How Self-Advocacy Improves Patient-Doctor Communication

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During this highlight of our “Advocacy Opportunities for Myeloma Patients & Care Partners” program, a patient panel discusses ways advocates help advance myeloma research and improve the patient-doctor relationship. Jennifer Ahlstrom, founder of the Myeloma Crowd, explains where researchers and advocates can connect to raise public awareness about upcoming clinical trials. Matt Goldman, living with myeloma, also shares how, through self-advocacy, his quality of care was enhanced.

This is a Patient Empowerment Network (PEN) program produced by Patient Power. We thank AbbVie, Celgene, Sanofi and Amgen for their financial support through grants to PEN.These organizations have no editorial control. Is is produced solely by Patient Power.

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Transcript

Please remember the opinions expressed on Patient Power are not necessarily the views of our sponsors, contributors, partners or Patient Power. Our discussions are not a substitute for seeking medical advice or care from your own doctor. That’s how you’ll get care that’s most appropriate for you.

Cindy Chmielewski:

Jenny, I’m going to put you on the spot.  She’s laughing.  You have had relationships with lots of myeloma specialists over the years.  You interview them on your Myeloma Crowd radio.  How do you think that has helped improved research, helped improve everything, the relationships that maybe the doctors develop with patient advocates?  

Jenny Ahlstrom:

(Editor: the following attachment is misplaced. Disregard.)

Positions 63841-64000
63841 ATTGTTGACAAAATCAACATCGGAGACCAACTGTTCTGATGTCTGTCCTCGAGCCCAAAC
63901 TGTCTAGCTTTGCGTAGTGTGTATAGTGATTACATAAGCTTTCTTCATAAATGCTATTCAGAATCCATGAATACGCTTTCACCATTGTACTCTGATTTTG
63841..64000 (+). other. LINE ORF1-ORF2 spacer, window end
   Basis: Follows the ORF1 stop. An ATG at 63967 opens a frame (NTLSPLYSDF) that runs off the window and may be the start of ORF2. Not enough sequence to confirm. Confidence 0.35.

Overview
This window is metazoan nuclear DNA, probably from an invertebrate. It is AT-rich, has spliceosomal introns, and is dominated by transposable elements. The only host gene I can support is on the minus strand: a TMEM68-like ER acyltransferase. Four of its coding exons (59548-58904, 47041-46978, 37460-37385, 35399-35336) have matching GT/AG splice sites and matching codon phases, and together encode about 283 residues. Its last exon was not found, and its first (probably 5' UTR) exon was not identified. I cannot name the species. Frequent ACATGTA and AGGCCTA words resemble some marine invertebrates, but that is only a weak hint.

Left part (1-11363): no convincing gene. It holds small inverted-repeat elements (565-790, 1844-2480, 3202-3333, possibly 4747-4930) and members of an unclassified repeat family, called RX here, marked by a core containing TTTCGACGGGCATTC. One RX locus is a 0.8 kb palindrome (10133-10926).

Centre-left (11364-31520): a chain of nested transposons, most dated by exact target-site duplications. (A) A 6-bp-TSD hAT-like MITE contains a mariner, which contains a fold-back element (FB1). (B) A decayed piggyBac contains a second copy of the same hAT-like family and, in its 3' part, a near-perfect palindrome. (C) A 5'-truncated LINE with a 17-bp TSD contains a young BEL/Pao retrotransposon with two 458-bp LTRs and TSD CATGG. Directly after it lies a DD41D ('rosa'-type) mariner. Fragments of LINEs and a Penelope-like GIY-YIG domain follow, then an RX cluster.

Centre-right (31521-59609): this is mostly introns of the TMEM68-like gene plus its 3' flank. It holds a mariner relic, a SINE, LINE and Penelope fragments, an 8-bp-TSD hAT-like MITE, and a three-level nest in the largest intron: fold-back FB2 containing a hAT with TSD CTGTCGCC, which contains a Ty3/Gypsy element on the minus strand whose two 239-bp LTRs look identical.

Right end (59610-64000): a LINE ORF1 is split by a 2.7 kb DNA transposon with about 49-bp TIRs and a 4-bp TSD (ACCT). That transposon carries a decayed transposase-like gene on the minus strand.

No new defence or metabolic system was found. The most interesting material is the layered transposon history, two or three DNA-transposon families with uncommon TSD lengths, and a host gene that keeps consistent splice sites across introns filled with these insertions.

What I realized in doing that show is that the doctors are so busy, they’re doing research, they’re seeing patients, they’re attending meetings, they’re trying to stay up to date on their own practices, that they didn’t have time to really market what they’re doing or share it with the patient community because they’re more focused on writing the scientific papers. 

But being able to translate it for patients into patient?friendly language I realized that there was a real need for a patient advocate to step up and do that piece because they just didn’t have time.  They wanted to share information with patients and they were excited to share the information with patients about their studies or what they were working on or new discoveries that were coming out. They just didn’t have time for it. 

So I think it’s changed the way that myeloma specialists believe that they can communicate with the patient community because they jump at the opportunity to do that.  They’re excited about doing that.  We’re coming to ASH, the Myeloma Crowd is coming to ASH, and we’ll be saying if you want to share your clinical trial in a video you can to that.  And it’s a three?minute video and it’s short and it’s sweet, and it’s a great way to get the word out to patients.  So it’s just really important.